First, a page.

Author: Nathaniel Philibrick
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'It was Philip who led me to the Pilgrims.' One loose end, beckoning to be followed through the tangle of early American history, is what led Nathaniel Philbrick to follow leads and untangle knots, to gather together into one smooth skein the narratives, histories, letters, documents, and poems written by the early settlers of New England. From these, and from the revealing records kept by two very different men---the pious and stalwart Plymouth governor William Bradford and the audacious and proud Indian-fighter Benjamin Church---he has woven a spectacular tapestry filled with images of the triumphs and tragedies of humanity.
We've all heard at least some version of the story: how, in 1620, the Pilgrims sailed to the New World in search of religious freedom; how, after drawing up the Mayflower Compact, they landed at Plymouth Rock and befriended the local natives, who taught them how to plant corn and whose leader, Massasoit, helped them celebrate the first Thanksgiving. From this inspiring inception came the United States. But the story of the Pilgrims does not end with the first Thanksgiving. When we look at how the Pilgrims and their children maintained more than 50 years of peace with the Wampanoags and how that peace suddenly erupted into one of the deadliest wars ever fought on American soil, the history of Plymouth Colony becomes something altogether new, rich, troubling, and complex. Instead of the story we already know, it becomes the story we need to know.
Traditionally, the Pilgrims have symbolized all that is good about America; more recently, they have been decried as evil Europeans who annihilated the innocent Native Americans. What you will discover as you follow their story is that the real-life Indians and English of the seventeenth century were too smart, too generous, too greedy, too brave---in short, too human---to behave so predictably. Given the unprecedented level of suffering and death during King Philip's War, it is not surprising that both the Indians and the English began to view each other as subhuman and evil. What is surprising is that even in the midst of this hellish conflict, there were Englishmen who believed the Indians were not inherently malevolent and there were Indians who believed the same about the English. These were the ones whose rambunctious and intrinsically rebellious faith in humanity finally brought the war to an end, and they are the heroes of this story.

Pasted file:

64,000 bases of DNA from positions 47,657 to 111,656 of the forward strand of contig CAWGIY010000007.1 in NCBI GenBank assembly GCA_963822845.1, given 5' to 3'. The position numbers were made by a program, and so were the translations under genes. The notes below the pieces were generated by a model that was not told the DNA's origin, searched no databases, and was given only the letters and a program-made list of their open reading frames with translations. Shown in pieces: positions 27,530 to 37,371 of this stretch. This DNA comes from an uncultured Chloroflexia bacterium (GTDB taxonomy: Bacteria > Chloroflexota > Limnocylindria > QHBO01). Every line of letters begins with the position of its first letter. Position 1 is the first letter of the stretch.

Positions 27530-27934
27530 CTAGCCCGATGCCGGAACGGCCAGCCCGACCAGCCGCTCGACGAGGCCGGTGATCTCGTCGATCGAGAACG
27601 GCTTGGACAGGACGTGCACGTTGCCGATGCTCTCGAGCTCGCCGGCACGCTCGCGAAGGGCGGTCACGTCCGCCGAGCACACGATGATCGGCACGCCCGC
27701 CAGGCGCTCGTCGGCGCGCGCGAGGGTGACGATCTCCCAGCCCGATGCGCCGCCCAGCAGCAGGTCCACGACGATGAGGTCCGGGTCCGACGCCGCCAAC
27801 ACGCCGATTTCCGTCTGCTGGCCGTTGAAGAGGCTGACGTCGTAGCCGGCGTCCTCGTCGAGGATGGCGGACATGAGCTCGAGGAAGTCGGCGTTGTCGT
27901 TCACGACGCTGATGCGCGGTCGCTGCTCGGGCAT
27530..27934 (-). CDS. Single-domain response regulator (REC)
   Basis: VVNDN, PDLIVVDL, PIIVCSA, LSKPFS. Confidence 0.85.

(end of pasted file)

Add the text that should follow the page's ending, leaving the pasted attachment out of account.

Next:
Here is a fresh and extraordinarily vivid account of one of our most sacred national traditions by an internationally renowned author. From the Mayflower's arduous Atlantic crossing to the eruption of King Philip's War between colonists and natives decades later, Philbrick chronicles this dramatic history that is at once tragic and heroic, and that still resonates with us today.
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